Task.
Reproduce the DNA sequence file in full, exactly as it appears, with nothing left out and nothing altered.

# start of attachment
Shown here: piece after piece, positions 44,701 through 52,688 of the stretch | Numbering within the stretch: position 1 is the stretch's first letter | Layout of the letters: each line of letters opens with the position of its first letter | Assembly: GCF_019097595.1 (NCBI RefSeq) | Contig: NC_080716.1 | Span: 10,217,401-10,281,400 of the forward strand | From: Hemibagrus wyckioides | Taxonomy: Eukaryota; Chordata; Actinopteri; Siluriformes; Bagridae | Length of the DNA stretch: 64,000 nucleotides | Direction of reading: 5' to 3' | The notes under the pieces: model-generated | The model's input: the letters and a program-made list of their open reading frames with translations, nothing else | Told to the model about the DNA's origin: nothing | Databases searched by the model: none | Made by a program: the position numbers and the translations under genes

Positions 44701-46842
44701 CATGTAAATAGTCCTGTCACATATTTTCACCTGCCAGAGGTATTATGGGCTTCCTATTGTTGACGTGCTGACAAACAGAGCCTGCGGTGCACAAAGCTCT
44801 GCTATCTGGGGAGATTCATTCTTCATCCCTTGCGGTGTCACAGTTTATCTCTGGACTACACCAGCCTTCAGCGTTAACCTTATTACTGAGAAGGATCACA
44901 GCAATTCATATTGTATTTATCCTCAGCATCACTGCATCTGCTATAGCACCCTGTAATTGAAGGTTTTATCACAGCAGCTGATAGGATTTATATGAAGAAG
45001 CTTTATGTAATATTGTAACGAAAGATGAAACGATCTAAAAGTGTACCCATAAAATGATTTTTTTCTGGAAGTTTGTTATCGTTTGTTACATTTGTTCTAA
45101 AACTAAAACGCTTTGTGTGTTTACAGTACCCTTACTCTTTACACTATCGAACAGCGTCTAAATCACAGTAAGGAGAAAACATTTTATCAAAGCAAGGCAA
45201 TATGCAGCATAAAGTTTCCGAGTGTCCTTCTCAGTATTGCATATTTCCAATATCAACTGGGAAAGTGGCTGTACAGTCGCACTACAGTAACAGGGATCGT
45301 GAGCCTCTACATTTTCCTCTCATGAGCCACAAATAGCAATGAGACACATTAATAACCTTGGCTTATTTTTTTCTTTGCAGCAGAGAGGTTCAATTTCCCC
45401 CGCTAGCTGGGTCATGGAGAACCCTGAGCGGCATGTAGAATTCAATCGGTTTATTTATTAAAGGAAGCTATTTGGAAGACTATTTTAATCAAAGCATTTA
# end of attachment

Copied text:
Shown here: piece after piece, positions 44,701 through 52,688 of the stretch | Numbering within the stretch: position 1 is the stretch's first letter | Layout of the letters: each line of letters opens with the position of its first letter | Assembly: GCF_019097595.1 (NCBI RefSeq) | Contig: NC_080716.1 | Span: 10,217,401-10,281,400 of the forward strand | From: Hemibagrus wyckioides | Taxonomy: Eukaryota; Chordata; Actinopteri; Siluriformes; Bagridae | Length of the DNA stretch: 64,000 nucleotides | Direction of reading: 5' to 3' | The notes under the pieces: model-generated | The model's input: the letters and a program-made list of their open reading frames with translations, nothing else | Told to the model about the DNA's origin: nothing | Databases searched by the model: none | Made by a program: the position numbers and the translations under genes

Positions 44701-46842
44701 CATGTAAATAGTCCTGTCACATATTTTCACCTGCCAGAGGTATTATGGGCTTCCTATTGTTGACGTGCTGACAAACAGAGCCTGCGGTGCACAAAGCTCT
44801 GCTATCTGGGGAGATTCATTCTTCATCCCTTGCGGTGTCACAGTTTATCTCTGGACTACACCAGCCTTCAGCGTTAACCTTATTACTGAGAAGGATCACA
44901 GCAATTCATATTGTATTTATCCTCAGCATCACTGCATCTGCTATAGCACCCTGTAATTGAAGGTTTTATCACAGCAGCTGATAGGATTTATATGAAGAAG
45001 CTTTATGTAATATTGTAACGAAAGATGAAACGATCTAAAAGTGTACCCATAAAATGATTTTTTTCTGGAAGTTTGTTATCGTTTGTTACATTTGTTCTAA
45101 AACTAAAACGCTTTGTGTGTTTACAGTACCCTTACTCTTTACACTATCGAACAGCGTCTAAATCACAGTAAGGAGAAAACATTTTATCAAAGCAAGGCAA
45201 TATGCAGCATAAAGTTTCCGAGTGTCCTTCTCAGTATTGCATATTTCCAATATCAACTGGGAAAGTGGCTGTACAGTCGCACTACAGTAACAGGGATCGT
45301 GAGCCTCTACATTTTCCTCTCATGAGCCACAAATAGCAATGAGACACATTAATAACCTTGGCTTATTTTTTTCTTTGCAGCAGAGAGGTTCAATTTCCCC
45401 CGCTAGCTGGGTCATGGAGAACCCTGAGCGGCATGTAGAATTCAATCGGTTTATTTATTAAAGGAAGCTATTTGGAAGACTATTTTAATCAAAGCATTTA